Mediterranean gridlock

Audrey Leon

November 1, 2015

The Mediterranean and North African region is largely considered to be a promising frontier oil and gas area, and yet, border tensions, and internal disputes have seriously held back exploration efforts. Audrey Leon surveys the prospects.

The Tamar field offshore Israel. Photo from Delek Group.

The Mediterranean is renowned for its beauty, but several factors – unrelated to oil prices are hurting the area’s chances for oil and gas success.

When asked what country seemed most promising in the Mediterranean/North African sector, Sarah Haggas, Director – Middle East, for IHS Energy said, “A few years ago I would have said Lebanon,” but in terms of the Mediterranean, she says, everything is on hiatus.


According to the US Energy Information Administration (EIA), the ongoing dispute between Lebanon and Israel over their shared maritime boundary could affect Lebanon’s ability to proceed with its offshore development plans. The area in dispute covers over 300sq mi, and the EIA says this portion may contain potentially significant hydrocarbon resources given its location near the center of the Levant Basin. The US Geological Survey estimates from 2010 placed the potential mean recoverable resources in the Levant Basin at 1.7 billion bo and 122 Tcf of natural gas.

Noble and Delek’s discoveries off Israel. Map from Delek Group.

Since 2013, Lebanon has been hoping to offer 10 offshore blocks, but the round has faced many delays. And the last time it was even mentioned by the country’s petroleum ministry was August 2014. Both Haggas and the EIA contend that delays have been faced due to politics. The EIA attributing the delay to issues surrounding the demarcation of the southern boundary of Lebanese territorial waters.

Haggas said that the biggest factor could be due to Lebanon’s government. Since 2014, Lebanon has lacked a president. Currently, its Prime Minister Tammam Salam, who has served in that role since February 2014, has also served as acting president since May 2014. Because of this, Haggas says, the country hasn’t been able to formally legislate their own petroleum law. “There’s lots of potential due to various seismic surveys, but no legislation that allows it,” she says. “They are working on it, but there is no fixed deadline at the moment.”

Other factors affecting Lebanon’s proposed bid round from 2013, include a border dispute with its neighbors Syria and Israel, the latter which is home to many large discoveries in the Levant basin. Complicating matters, Haggas says, while Lebanon does not have diplomatic relations with Israel, it does have them with Syria. However, Lebanon has not ratified international offshore boundaries with either country. And until that happens, nothing in that area can truly be defined, especially not in the short-term, she says.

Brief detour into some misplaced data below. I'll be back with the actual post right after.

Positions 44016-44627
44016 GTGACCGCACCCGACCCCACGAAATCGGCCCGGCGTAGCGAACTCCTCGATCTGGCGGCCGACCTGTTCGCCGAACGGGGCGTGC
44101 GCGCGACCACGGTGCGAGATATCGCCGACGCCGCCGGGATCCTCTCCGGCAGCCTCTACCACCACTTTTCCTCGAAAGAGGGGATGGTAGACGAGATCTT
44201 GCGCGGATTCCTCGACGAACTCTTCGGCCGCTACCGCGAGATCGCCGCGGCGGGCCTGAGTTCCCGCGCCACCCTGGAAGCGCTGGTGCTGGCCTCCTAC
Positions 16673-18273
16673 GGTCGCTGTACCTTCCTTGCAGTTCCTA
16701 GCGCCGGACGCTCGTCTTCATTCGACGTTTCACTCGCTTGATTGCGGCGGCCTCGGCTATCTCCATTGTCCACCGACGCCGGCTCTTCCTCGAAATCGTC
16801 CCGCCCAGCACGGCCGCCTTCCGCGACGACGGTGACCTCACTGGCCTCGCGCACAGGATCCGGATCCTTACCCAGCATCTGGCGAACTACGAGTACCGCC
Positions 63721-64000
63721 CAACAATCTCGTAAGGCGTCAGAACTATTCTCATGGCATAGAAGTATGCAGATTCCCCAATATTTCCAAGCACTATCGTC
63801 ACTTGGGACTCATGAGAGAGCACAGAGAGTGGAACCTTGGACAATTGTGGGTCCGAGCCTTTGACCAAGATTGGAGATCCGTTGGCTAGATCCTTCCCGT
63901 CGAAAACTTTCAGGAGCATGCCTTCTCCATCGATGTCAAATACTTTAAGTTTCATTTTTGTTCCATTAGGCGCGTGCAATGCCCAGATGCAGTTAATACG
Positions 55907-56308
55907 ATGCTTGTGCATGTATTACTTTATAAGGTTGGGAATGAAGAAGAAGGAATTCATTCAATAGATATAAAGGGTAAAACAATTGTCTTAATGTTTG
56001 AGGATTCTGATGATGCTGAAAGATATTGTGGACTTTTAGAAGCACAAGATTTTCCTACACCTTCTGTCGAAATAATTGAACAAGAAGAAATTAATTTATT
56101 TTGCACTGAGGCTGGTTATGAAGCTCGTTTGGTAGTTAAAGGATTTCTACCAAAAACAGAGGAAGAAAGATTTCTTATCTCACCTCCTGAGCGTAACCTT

“The countries have not focused on exploration in those border zones,” she says. “You’ll have problems that will be contended by that neighbor.”


Flare test at the Tamar field offshore Israel. Photo from Delek Group.

Disputes are fairly common in the region, whether they be among neighbors or with foreign oil and gas operators inside a country. Most recently, Israel took on US Independent Noble Energy and its local Israeli partners when it thought the companies had a monopoly over the country’s resources.

And indeed, Noble and its partners Delek and Avner Oil had discovered some sizeable natural gas finds offshore Israel. First came Noa in 1999, then the 1 Tcf Mari-B in 2000, and the 10 Tcf Tamar field in 2009, which was touted as the largest deepwater natural gas discovery in the world at the time. But, the largest was yet to come, the 19 Tcf Leviathan discovery, in December 2010. Since its discovery, Leviathan is now estimated to contain up to 22 Tcf of gross reserves.

All seemed to be going well, until Noble and its partners submitted a US$6.8 billion development plan in September 2014 for Leviathan, which sits 130km from Israel’s coast in around 1600m of water. Noble intended to have the field up and producing by 2017, and then 2018, but faced more delays from the Israeli government and the Israel Antitrust Authority, which decreed that it would not approve the development plan, even though a key component, the divestiture of the smaller Tanin and Karish gas fields had been previously reached. Israel now wanted Noble and its partners Delek Group, to sell interest in the producing Tamar field in order to maintain interest in Leviathan, due to monopoly concerns. What would transpire would be a long fight between the US operator and Israel’s government, which is only now coming to some sort of resolution.

In August, Noble Energy told OE: “On August 13, Prime Minister Benjamin Netanyahu and Minister of Energy Dr. Yuval Steinitz announced that the government of Israel finalized the regulatory framework, which provides a path forward for the development of Leviathan, Karish, Tanin and the further development of Tamar, and for the citizens of Israel to realize the benefits of the country’s vast offshore resources.